Microsoft, for one, has already withdrawn support from products such as Office 95 and Windows 95, which continue to be used by hundreds of thousands of businesses. Support for Windows 98 is set to expire next year. "What happens is the software company turns off support, and so you're out there on your own," says Barbara Ashkin, vice president and chief operating officer of CXtec, a voice and data networking-products reseller headquartered in Syracuse, N.Y.
A skilled IT team can help a business cope with unsupported software. But Ashkin admits that it's Pollyannaish to expect in-house programmers to match the knowledge and insight of the company that created an application. "That's impossible," she says.
In deciding whether to upgrade software, business users must be able to differentiate just what kind of update they are looking at. An "update" upgrade is issued to address a security vulnerability or operational problem, while a "new edition" upgrade typically features new or improved capabilities. Corporate resistance to an upgrade generally varies, depending on the type of upgrade. "With a new edition, the [customer] objection is usually focused on cost," says Steve O'Halloran, managing director of AssetMetrix's research labs and product architect. "With an update, the worry is often that the software will impede or interfere with business-critical applications."
Concerns over upgrade malfunctions are not entirely unfounded. At SP2's release, Microsoft listed more than 50 products that it warned might not work with the new OS. The list included several of its own products, along with various antivirus tools, Web-server software, and games.
When it comes to upgrades for less well-known applications, business users tend to get even more jittery. In fact, many companies conduct their own tests on updated software. Aramark, for example, carefully evaluates all upgrades to make sure the new programs won't interfere with existing hardware and software. "We're investing staff, resources, and tools," says Crane, "because we feel that what we receive from our vendors is not tested well."
Another way a company can help protect itself against unexpected upgrade bombs is to get publishers to commit to a basic level of support and cooperation. Says one IT consultant: "Security-based updates and bug fixes should be part of a contractual agreement in which the product [upgrade] still has to work in context to the environment it's in."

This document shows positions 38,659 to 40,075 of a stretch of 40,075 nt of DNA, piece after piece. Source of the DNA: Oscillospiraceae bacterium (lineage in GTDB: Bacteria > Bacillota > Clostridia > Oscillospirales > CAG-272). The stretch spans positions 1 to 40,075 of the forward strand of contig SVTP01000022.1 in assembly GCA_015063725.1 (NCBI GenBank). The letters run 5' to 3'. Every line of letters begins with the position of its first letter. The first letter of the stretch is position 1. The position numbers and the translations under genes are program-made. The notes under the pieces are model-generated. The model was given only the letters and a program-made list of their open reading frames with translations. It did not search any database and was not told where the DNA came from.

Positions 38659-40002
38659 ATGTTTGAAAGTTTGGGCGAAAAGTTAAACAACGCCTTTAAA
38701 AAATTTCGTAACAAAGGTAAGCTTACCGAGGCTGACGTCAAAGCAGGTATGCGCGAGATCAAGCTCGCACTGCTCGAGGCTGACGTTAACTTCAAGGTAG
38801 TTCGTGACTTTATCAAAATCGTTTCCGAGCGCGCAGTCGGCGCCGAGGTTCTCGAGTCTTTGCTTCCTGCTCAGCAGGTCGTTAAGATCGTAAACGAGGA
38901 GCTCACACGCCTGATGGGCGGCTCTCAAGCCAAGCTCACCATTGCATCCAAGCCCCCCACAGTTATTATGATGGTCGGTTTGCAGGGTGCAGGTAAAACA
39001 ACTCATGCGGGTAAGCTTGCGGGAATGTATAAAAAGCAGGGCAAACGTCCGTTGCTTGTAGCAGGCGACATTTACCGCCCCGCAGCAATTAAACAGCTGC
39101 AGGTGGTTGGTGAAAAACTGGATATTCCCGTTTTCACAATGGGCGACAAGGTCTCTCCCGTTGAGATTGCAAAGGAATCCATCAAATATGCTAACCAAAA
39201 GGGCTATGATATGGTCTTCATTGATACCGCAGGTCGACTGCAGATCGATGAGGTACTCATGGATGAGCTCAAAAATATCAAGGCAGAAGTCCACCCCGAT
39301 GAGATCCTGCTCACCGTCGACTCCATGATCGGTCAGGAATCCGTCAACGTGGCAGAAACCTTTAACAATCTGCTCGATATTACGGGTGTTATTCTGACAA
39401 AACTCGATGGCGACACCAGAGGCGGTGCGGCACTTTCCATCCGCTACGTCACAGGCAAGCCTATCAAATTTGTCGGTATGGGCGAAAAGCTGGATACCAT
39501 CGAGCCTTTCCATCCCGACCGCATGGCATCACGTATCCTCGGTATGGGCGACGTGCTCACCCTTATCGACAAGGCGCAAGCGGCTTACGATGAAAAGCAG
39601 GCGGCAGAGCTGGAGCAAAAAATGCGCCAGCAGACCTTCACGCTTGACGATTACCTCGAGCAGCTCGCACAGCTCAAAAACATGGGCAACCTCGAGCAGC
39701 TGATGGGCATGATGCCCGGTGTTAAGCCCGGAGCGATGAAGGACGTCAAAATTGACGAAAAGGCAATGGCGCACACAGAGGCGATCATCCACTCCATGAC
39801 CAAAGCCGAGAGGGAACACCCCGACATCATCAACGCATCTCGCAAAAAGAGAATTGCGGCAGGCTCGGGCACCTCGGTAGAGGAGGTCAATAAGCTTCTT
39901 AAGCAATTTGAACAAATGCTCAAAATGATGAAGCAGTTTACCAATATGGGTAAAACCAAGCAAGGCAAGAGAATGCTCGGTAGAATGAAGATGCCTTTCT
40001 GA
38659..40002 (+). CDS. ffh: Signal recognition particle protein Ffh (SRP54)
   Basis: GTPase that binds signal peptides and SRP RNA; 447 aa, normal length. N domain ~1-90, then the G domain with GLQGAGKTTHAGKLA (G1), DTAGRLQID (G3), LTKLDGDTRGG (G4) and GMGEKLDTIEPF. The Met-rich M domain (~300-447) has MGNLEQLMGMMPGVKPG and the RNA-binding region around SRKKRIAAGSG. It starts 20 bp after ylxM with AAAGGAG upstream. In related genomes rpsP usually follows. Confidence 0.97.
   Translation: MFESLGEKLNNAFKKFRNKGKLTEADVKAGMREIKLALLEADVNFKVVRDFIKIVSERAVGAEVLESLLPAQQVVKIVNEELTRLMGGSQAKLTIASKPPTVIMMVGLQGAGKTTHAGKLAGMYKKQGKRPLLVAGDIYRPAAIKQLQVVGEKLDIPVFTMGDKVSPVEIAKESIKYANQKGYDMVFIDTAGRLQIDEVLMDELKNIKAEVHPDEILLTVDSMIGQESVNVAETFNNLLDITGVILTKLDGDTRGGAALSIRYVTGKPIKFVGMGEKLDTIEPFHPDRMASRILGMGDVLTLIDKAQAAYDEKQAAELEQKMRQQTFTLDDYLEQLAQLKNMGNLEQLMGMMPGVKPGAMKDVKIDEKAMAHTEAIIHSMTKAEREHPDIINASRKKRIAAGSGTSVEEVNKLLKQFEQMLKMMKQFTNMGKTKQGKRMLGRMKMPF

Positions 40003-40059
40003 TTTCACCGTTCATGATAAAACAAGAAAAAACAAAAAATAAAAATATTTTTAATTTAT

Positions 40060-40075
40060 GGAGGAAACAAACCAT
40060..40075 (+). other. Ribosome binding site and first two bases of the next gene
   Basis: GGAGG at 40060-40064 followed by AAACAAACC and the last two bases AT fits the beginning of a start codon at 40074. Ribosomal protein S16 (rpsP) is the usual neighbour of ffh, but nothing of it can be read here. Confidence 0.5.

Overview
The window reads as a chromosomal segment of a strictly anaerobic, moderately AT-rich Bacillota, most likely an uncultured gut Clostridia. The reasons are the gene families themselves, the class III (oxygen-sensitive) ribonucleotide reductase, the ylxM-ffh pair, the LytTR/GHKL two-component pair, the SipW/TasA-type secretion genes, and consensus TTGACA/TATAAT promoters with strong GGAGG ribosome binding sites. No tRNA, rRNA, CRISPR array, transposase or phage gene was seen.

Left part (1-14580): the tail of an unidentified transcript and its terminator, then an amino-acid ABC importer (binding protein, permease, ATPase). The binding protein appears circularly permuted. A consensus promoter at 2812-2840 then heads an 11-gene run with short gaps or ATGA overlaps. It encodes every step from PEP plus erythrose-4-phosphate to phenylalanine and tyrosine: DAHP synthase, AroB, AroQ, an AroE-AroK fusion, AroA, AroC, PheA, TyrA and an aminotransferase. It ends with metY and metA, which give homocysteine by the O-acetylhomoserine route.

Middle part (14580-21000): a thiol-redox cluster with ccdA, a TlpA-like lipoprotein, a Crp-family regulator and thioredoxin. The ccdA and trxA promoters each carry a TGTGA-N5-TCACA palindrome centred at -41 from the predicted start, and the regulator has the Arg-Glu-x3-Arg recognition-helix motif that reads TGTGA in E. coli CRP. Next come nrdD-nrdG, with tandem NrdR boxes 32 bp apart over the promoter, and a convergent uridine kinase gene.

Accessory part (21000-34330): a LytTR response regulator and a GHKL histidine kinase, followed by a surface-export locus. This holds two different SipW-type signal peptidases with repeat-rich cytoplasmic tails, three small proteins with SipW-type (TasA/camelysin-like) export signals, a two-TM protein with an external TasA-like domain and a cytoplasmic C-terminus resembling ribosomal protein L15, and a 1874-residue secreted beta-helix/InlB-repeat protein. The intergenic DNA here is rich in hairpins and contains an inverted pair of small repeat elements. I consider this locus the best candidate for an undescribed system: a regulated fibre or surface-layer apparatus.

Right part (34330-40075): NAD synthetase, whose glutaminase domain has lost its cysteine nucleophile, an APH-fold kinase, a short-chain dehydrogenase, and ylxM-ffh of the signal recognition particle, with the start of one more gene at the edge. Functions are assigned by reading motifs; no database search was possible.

Of course, a software publisher may be willing to guarantee that it will help a business incorporate an upgrade into its existing IT infrastructure. It's not very likely, however, that the publisher will agree to compensate a user for damage caused by a malfunctioning upgrade.
In the future, analysts say companies may have little choice but to accept upgrades from vendors. The reason? More and more, software publishers are delivering their software over the Internet. And software delivered over the Internet affords vendors greater control over customers.
Case in point: Microsoft initially gave its Windows XP users a reprieve from installing SP2 after some business managers protested the company's initial plan to rapidly upgrade its entire customer base. But last April, the software giant followed through on its pledge to disable a blocking tool on its "Automatic Updates" service.
From Microsoft's perspective, disabling the blocking tool made sense. The tool allowed customers to receive incremental software updates, such as critical security fixes. But it also barred SP2 downloads. Indeed, when the blocking tool was lifted, users that had not disengaged "Automatic Updates" got a nasty surprise. The full upgrade was automatically downloaded to all systems that hadn't yet received the software.
Although Microsoft gave its customers advance notice of its intention to force through the upgrade, some industry watchers howled. They contended that, with Microsoft establishing the precedent, future upgrades from other software publishers may arrive with little or no warning.
Mandatory upgrades could backfire, however. The threat of being force-fed software might drive businesses away from automatic-upgrade systems. "I really can't think of a reason why we would choose automatic upgrades," offers Crane. "In all the years I've been in IT, I've never allowed a vendor to automatically upgrade anything."
(Editor's note: See "Windows-watching" for a chart of past Windows upgrades, with our comments.)
John Edwards, author of The Geeks of War, is a regular contributor to CFO.